I found these two awesome articles on Pinterest, and I think that I am going to try to combine them and grow sweet potatoes in my microgarden.
The first article was from vegetablegardener.com about growing potatoes in a laundry basket to make harvesting easier. The second was from Theoutlawgarden.com and was about how to grow your own sweet potatoes.
“I bought the laundry baskets at a local dollar store (I have 2 baskets). I filled the baskets with about 2″ of soil & compost, then put a seed potato into each basket (each potato was cut into about 3 pieces with 2-3 eyes each). I then covered the potato with soil, and have been gradually filling the baskets with soil as the potatoes grow, simulating “hilling” the potatoes in a garden. The garden center that recommended this method to me said each basket should yield 8-10 lbs of potatoes. So far, so good! It’s been fun with our kids too, because the potatoes are growing out of the holes in the sides of the baskets. Be sure to keep the baskets watered well – it takes some patience (ie – slow watering) to not have all the water run out the sides of the basket.” –Vegetable Gardener.com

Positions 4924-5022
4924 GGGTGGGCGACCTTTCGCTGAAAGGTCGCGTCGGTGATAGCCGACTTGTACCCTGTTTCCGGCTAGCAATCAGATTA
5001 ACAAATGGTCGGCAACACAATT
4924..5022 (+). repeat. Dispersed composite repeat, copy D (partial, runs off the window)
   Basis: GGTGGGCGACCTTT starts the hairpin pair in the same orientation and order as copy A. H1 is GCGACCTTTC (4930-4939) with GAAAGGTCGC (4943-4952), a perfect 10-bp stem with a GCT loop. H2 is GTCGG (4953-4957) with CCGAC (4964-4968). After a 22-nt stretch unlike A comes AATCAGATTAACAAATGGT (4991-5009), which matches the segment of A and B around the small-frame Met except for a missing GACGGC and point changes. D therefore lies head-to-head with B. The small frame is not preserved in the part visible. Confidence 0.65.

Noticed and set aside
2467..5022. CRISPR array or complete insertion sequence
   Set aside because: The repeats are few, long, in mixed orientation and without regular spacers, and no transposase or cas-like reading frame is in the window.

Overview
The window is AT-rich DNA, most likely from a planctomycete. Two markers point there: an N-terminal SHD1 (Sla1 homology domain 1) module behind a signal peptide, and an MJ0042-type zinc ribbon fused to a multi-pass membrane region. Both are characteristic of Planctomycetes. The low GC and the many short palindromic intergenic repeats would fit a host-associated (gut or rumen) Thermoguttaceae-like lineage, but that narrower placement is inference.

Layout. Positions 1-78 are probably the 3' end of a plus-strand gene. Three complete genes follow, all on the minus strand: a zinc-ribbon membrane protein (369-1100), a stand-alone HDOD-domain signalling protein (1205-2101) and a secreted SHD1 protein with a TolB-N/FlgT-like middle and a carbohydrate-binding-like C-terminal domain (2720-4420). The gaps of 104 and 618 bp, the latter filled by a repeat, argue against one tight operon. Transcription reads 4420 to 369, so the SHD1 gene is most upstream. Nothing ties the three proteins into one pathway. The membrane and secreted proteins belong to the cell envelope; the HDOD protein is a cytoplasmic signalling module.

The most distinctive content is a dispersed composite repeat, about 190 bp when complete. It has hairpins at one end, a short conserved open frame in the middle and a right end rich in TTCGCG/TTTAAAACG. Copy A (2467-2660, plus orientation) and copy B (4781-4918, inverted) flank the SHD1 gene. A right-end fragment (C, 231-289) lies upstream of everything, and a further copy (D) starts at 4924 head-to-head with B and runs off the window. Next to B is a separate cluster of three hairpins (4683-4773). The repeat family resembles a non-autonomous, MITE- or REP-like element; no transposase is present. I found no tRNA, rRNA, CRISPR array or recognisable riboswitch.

“You may not know this, but sweet potatoes and potato potatoes are nothing alike. Sure, they are both tasty treats that grow underground. But, that’s where the similarities end.
Sweet potatoes are related to morning glories, which explains their cheerful purple flowers and their rambling vines.
But, those trusty Irish spuds? They belong to the tomato family, and are cousins to peppers, tomatillos and eggplants — the nightshades. Sweet potatoes like the heat. They need the heat. Potato potatoes? Well, they thrived in Ireland (until they didn’t). Heat is not something they really appreciate. Cool and moist suits them just fine. This is why we plant our spuds in the early spring, and wait until the real heat sets in to introduce the sweets to the garden.
Here, in northern Virginia (USDA Zone 7a), we can plant our regular potatoes in March. But, the sweet potatoes should wait until early to mid June. No risk of frost, and plenty of promise for heat. Just what those tropical vines desire. And, while we can harvest early potatoes by mid-June, we won’t be digging up the sweet potatoes for months. If you want a nice full harvest, you really need to give your sweets 100 days (or more) of serious growing time.
If we don’t plant the sweets until June, why am I writing about them in April? Well, because, if we want sweet potato seedlings in June, we need to start our sweet potato slips in April. Or, thereabouts.” –Outlawgarden.com